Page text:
Joe Fairless: What a great exercise to look at; first, in order to analyze the data, you need to have the data organized in the right way. I mentioned on number one, have a bookkeeper. And you said, “No, no, no, no, have three bank accounts.” I’m going to mention it again for this one. Because you haven’t mentioned “get a bookkeeper.” How come? Because I have a bookkeeper and it’s amazing. And that bookkeeper just provides the monthly finances, he’s with the CPA firm that I work with… But I haven’t sat down and done it methodically, I should say, “What is this one service and do I still want it?” Would you recommend having a bookkeeper and then taking this approach?
Sylvia Inks: I do recommend everybody have a CPA, for sure. So you definitely need somebody who is trained to do your taxes. So I don’t have a bookkeeper. I do have a CPA, but I use an invoicing and accounting tool called FreshBooks. So that provides…
Joe Fairless: FreshBooks?
Sylvia Inks: FreshBooks. Yup. I can give you a link as well. So it will take all my expenses – so I just sync up any of my credit cards or my debit cards, bank account information… So it will basically do an inventory of all my expenses and categorize them for me. So it will say “Oh, I see that you had gone to Starbucks five times this month.” And it’ll flag it as a meals and entertainment expense. Maybe I was meeting with a colleague or a prospect. Or “Oh, I see that you’re paying Microsoft for a subscription every month.” So it will start flagging those for you and categorize it for you. So basically, it’s an automated process where I don’t have to pay a bookkeeper for that, because the system will do it for me.
Joe Fairless: Initially, though… Because I used to have something like that… You have to categorize something so that the machine can start learning, “Okay, that’s for XYZ”, right?
Sylvia Inks: Correct. Correct.
Joe Fairless: I got it. So it takes some initial work on the front end. But then once you start having reoccurring purchases, then it puts them in those categories that you associate it with?
Sylvia Inks: Yes, that’s correct.
Joe Fairless: Awesome. Anything that we haven’t talked about before we wrap up that you think we should as it relates to expensive mistakes all entrepreneurs make?
Sylvia Inks: Yes. So we talked about expenses. The number one tool that I’d say every small business owner absolutely needs to budget for is a scheduling tool. I’ve seen people lose business deals because it takes three to four, or five emails back and forth trying to find a date and time to work.
Joe Fairless: Oh yeah.
Sylvia Inks: And lots of people are scheduling meetings after hours. So if you’re not accessible, or if it takes a phone call or it takes trading multiple emails to get on your calendar, you might lose the sale. So definitely having a scheduling tool is a must-have as a small business owner.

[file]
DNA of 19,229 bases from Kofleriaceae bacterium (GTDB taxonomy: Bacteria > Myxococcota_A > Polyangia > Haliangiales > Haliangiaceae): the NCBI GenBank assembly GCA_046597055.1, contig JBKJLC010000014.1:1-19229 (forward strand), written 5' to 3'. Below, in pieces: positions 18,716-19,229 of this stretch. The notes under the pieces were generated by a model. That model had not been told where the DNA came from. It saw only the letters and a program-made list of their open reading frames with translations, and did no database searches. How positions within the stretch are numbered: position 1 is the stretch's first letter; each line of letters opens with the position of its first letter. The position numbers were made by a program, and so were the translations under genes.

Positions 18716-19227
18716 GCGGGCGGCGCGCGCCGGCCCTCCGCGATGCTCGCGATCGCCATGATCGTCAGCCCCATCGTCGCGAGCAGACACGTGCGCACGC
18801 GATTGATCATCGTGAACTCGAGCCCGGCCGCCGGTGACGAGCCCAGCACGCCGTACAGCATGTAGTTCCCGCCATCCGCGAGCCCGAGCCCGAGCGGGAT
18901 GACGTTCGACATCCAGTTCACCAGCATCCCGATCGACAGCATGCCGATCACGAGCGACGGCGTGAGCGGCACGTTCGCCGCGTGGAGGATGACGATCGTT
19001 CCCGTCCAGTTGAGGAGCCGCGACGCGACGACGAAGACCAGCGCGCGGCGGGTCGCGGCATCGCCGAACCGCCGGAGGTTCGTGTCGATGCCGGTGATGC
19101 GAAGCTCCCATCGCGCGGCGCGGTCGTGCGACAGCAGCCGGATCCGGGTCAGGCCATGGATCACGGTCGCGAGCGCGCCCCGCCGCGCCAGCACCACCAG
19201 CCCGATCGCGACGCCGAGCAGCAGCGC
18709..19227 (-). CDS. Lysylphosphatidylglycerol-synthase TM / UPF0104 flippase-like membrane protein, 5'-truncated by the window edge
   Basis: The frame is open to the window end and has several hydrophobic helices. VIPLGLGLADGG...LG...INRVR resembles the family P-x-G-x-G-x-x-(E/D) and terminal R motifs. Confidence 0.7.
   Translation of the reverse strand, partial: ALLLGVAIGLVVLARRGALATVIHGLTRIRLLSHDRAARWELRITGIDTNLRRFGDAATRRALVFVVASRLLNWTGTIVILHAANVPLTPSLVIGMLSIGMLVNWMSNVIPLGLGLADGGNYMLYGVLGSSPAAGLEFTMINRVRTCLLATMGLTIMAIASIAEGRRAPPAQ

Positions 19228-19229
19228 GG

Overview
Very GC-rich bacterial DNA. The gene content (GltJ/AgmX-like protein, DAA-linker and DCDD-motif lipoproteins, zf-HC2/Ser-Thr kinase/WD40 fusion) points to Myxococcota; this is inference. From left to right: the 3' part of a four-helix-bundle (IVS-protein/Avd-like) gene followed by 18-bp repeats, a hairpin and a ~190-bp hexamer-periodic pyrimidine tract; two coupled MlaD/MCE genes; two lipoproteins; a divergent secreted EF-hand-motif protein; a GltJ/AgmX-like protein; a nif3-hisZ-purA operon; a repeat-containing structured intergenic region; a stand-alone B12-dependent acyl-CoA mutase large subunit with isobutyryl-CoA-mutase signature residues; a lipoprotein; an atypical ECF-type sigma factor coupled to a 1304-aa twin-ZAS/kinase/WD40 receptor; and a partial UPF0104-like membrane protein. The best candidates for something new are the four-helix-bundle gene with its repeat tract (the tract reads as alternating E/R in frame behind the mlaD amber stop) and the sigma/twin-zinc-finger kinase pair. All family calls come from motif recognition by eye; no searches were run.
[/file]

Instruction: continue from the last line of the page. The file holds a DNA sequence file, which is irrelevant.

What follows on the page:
Joe Fairless: What’s your favorite one?
Sylvia Inks: Book Like A Boss is my favorite one.
Joe Fairless: Book Like A Boss. I haven’t heard of that one.
Sylvia Inks: I used to use Calendly, which I know a lot of people have heard of Calendly. But Book Like A Boss, it looks like a micro-website. So aesthetically, it looks prettier. And again, you can set up different types of appointments. So I have a different link for prospects versus clients, versus colleagues who want to connect with me. So I just give them a different link and they can get onto my calendar and it sends automated reminders. It’s fantastic.
Joe Fairless: Alright, thank you for that. I’ll check it out, Book Like A Boss. Well, five expensive mistakes that small business owners, entrepreneurs, real estate investors make that negatively impact their personal finances – co-mingling personal and business money. So get those three bank accounts set up. Emergency Fund, three to six months of operating expenses. Not having tax money taken out, number three. Four, working for free. You don’t want to work for free. Number five, lowering prices, giving discounts on the fly. And we talked about that, and the exercise that I’m personally in love with, which is taking a look at the expenses that you have on an ongoing basis and then asking yourself “Why did I initially sign up for this and is it still useful?” How can the Best Ever listeners learn more about what you’re doing?
Sylvia Inks: Sure, they can go to my website, smifinancialcoaching.com/bestevershow, so it’s just for your listeners. And they can get access to a free mini-course on the top five tools to help you save time and money starting today.
Joe Fairless: Well, wonderful. I will include that in the show notes as well. Thanks for being on the show. I enjoyed it, grateful, and hope you have a Best Ever weekend and talk to you again soon.
Sylvia Inks: Thank you, Joe.